i’m in the track home now
I made a $200 purchase today. As the broke wife of a broke student, this is a huge sum, so it required hours of online research– reading up on discussion forums and product reviews. Like all major purchases, it was very confusing to compare brands and types. It wasn’t something you get at Best Buy, and it wasn’t accompanied by a list of technical features or specs. No, it was $200 worth of diapers. Oh, and the day before I spent $40 (including shipping) on a diaper pail– one that is toddler proof and includes a special carbon filter for freshness. And oddly, I’m just as excited for these shipments to arrive as I would be over a new winter coat, or $200 worth of books.
When I step back, I’m not sure which is more odd– that I spent $200 on diapers, that I’m excited about it, or that prior to the purchase I also spent hours completely riveted and sincerely interested in cloth diaper discussion forums. The participants in these forums have their own code language. “Cloth diapers” are CDs; a diaper is usually just a “dipe.” Well known brand names, like Motherease, are abbreviated to ME. There are other diapering-related code words that I haven’t cracked yet. I think I’ve stumbled into one of the many mansions that the Lord warned his disciples about. The inside deserves the name mansion, but from the outside, it looks like a disgustingly boring track home located in an utterly generic subdivision.
I remember looking at the motherhood track home from the outside. I remember being in the seminary community and foregoing the women’s group that met once a week. I, along with other non-mothers, would point out the fact that all conversations in this group eventually came back to children’s sleep schedules. Terms like “latching on,” “engorgement,” and “letdown” kept me elsewhere on Wednesday nights. I didn’t despise these conversations or these women. My mind was simply not drawn in and I had no desire spend my evening sitting in that circle, eating cheez-its. I’m still in touch with a lot of the mothers I knew at the seminary; one of them just moved to this area. When my doula asked me if I knew any breastfeeding women who I could talk to for support, I just said yes. Little did she know that in my mind it was a yes, yes, and a very engorged yes.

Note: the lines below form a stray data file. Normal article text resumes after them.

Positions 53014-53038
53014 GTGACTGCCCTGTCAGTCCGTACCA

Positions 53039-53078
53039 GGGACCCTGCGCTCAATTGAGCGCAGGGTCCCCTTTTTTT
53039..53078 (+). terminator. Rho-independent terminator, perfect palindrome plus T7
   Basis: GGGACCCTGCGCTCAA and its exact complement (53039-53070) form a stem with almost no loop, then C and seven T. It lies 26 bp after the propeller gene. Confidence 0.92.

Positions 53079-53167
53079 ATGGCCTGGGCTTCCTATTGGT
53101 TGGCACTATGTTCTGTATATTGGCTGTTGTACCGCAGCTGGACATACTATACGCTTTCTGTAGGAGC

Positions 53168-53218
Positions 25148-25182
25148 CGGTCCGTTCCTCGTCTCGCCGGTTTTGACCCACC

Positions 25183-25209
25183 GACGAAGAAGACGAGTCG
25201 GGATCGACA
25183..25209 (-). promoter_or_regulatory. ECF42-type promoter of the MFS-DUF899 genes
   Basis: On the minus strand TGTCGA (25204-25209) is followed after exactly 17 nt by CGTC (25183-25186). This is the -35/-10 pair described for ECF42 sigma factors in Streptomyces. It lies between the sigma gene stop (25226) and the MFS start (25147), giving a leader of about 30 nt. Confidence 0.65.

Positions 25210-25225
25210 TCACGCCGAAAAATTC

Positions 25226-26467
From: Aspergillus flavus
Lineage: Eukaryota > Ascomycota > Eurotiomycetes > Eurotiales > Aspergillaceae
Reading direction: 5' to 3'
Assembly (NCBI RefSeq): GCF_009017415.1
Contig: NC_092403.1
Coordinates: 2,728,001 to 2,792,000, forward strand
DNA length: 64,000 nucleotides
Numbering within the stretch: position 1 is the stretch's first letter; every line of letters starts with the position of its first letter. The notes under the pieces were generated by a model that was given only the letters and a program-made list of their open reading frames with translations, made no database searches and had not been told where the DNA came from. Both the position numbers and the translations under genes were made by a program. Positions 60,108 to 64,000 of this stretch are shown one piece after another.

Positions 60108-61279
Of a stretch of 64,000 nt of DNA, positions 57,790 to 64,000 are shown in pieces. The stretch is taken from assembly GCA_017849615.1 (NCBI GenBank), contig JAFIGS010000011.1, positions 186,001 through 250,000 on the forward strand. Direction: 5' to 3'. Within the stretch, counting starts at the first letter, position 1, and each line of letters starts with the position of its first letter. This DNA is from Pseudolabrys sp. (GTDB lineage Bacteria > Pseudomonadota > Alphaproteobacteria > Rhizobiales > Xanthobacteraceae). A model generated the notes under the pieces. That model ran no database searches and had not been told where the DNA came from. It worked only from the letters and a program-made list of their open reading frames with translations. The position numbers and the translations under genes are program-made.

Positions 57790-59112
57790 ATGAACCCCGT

I just got an e-mail from my friend Rachael, who had a baby this past spring. She used to be a solid member of the non-mom club, so I remember standing side by side with her, looking at the track home from the outside curiously, mildly interested, but only interested because we figured we’d likely be going in soon– not because it looked interesting in and of itself. I hope she doesn’t mind me quoting her. She said “you’ll find that motherhood is a society in which you automatically can relate to so many women on so many levels – even women you never thought you’d have anything in common with. It’s the great equalizer.”
This is so far true of what I’m experiencing. I first realized it a few weeks ago. I was in the break room at work when another woman, Angela, walked in. She’s in her mid-twenties, and just had a baby in December. We’ve never really talked before except to say hi. I casually told her that I’d love to talk to her sometime about what it was like to breastfeed and work full time. She immediately insisted that I pull up a chair next to her and sat me down to cover the subject with zest. She apologized later for taking up so much of my time, but there was no need. I was hanging on her every word. It was from her I learned that you need at least four nursing bras– don’t even try to get away with less, because you’re constantly washing them.
I could go on, but in short, I’m making up for all of those lost Wednesday night meetings and embracing life inside the track home. Let me go ahead and make my apologies to the world outside, and to my former, non-mom self. The “great equalizer” has taken hold of me, and I’m grateful. I want to be equal with other women– as many as possible, in fact. I won’t try to explain to you how interesting it really is inside the track home, because you probably wouldn’t believe me.